The growing gap between supply and demand in the power sector is due to the power policies of the government that are formulated to suit private players such as Reliance, former Union Energy Secretary E.A.S. Sarma has observed.

Earlier, the entire requirement of power of the State was met by thermal and hydro-electrical plants (HEP). “But over the years, priority has been given to gas-based power projects, relying on Reliance oil and gas exploration project,” he said addressing a seminar on ‘Power demand - supply position and alternative resources’ jointly organised by the Greater Visakhapatnam Residential Colonies’ Association Federation and the Visakhapatnam Apartments Residents’ Welfare Association at the district public library here on Tuesday.

The demand-supply gap can be addressed if the present thermal and hydro-electrical projects run to their full capacity, he said. Several gas-based power projects were lying idle due to short supply of natural gas to them, he added.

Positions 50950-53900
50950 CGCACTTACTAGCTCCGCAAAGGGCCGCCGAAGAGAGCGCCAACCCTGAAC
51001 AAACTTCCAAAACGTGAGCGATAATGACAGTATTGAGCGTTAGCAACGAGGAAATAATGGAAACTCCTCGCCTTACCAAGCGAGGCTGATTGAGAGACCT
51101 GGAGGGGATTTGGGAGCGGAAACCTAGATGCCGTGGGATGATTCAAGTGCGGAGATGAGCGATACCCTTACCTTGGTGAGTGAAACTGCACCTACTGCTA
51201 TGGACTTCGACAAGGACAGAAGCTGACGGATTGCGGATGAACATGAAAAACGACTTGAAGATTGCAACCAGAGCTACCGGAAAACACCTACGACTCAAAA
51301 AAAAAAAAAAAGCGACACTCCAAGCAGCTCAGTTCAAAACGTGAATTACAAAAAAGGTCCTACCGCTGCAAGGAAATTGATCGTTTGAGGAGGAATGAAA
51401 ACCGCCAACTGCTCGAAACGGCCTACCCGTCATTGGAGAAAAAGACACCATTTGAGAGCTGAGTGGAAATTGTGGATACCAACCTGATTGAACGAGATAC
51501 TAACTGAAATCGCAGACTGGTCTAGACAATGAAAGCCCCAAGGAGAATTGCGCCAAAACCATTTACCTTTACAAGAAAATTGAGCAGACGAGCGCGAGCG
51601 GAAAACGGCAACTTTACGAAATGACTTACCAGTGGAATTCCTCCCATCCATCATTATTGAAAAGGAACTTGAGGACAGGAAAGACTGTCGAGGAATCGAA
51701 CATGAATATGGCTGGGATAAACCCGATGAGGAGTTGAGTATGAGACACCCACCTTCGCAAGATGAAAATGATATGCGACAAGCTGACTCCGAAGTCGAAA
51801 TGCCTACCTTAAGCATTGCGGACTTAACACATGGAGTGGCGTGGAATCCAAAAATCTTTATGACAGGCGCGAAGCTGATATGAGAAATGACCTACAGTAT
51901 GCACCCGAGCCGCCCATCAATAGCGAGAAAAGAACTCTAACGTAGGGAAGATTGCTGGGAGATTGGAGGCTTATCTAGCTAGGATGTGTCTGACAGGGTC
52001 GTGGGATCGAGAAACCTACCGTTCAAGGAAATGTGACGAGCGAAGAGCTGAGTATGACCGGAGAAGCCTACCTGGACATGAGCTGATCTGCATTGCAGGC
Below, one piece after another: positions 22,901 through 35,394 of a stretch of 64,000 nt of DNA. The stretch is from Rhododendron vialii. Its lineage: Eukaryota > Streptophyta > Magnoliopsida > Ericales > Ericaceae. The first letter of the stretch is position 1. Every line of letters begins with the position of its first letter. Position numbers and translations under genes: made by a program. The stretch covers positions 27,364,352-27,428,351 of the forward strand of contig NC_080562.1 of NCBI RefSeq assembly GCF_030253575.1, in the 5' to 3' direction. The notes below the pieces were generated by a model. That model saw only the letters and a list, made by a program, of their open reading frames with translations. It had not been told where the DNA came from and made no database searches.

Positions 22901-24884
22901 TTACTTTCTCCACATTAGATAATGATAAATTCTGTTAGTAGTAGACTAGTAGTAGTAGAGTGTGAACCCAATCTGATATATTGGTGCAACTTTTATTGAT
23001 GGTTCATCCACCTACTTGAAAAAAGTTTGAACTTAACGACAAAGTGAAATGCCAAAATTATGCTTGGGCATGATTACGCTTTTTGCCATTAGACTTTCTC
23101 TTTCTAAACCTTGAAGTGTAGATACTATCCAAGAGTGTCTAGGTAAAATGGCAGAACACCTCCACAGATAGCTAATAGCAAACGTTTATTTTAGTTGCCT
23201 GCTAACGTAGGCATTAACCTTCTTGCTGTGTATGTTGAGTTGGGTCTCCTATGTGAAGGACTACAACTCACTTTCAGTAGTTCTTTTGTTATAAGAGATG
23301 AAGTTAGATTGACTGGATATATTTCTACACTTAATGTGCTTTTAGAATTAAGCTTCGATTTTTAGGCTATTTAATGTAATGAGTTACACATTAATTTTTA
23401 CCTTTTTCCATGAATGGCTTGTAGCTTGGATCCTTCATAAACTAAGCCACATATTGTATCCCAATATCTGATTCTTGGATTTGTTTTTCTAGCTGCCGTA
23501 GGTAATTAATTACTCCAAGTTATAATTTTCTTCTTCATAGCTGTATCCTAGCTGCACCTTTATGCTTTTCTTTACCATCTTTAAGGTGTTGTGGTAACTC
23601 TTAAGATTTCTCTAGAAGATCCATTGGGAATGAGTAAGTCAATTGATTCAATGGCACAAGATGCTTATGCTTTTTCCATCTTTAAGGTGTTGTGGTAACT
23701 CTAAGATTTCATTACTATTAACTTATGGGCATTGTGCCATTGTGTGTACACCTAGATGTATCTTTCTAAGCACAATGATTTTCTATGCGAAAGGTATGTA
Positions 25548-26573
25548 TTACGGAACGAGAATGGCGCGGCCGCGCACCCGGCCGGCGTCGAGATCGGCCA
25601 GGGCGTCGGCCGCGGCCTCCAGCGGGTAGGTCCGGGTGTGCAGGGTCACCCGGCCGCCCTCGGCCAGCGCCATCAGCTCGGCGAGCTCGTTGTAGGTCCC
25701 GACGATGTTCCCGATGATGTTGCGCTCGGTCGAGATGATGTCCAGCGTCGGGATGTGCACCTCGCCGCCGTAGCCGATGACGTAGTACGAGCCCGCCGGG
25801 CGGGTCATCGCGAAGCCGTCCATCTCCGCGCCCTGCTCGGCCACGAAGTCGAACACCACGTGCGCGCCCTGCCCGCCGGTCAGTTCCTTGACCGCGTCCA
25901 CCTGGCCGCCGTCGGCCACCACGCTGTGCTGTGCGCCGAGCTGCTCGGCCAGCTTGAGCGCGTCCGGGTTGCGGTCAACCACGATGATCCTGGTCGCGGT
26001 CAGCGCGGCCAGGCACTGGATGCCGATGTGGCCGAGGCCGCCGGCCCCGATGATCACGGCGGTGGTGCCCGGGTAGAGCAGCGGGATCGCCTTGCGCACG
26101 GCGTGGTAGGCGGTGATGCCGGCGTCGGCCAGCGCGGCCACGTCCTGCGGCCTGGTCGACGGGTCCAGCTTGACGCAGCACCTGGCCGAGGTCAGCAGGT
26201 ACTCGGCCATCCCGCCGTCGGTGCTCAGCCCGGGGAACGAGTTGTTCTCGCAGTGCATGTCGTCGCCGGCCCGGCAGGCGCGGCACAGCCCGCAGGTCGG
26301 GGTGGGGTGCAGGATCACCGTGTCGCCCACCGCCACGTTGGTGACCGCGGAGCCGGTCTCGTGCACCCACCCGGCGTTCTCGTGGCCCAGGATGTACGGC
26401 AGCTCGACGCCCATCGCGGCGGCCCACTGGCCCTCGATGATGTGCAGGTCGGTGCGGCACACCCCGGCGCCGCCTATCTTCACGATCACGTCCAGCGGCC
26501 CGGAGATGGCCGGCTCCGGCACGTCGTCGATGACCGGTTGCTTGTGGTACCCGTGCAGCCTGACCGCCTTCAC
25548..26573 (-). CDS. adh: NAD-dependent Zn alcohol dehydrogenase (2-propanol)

He questioned the wisdom of the Union government in allowing Reliance to transport gas to other States such as Maharashtra and Uttaranchal from the KG Basin, and promising imported gas supply from Qatar to Andhra Pradesh.

“Gas and oil exploration operations in the fertile Godavari and Krishna basin is resulting in land subsidence and damaging the quality of soil in the area, affecting agriculture,” he added.

The power distribution company was incurring transmission and distribution losses to the extent of 25 per cent though they officially claimed only 15 per cent, APEPDCL retired divisional engineer R.V. Ramana Rao said.

If the losses were controlled up to 15 per cent, the demand-supply gap can be neutralised.

Besides, power consumers can save power by embarking on use of energy efficient lights, fans, air-conditioners, television sets, refrigerators, and other electronic gadgets. By using energy efficient gadgets, 25 per cent of money can be saved in the power bill.

He also advocated use of solar water heaters and lamps on the domestic front. In Bangalore, 95 per cent of the residents were using roof- top solar energy panels, he added.

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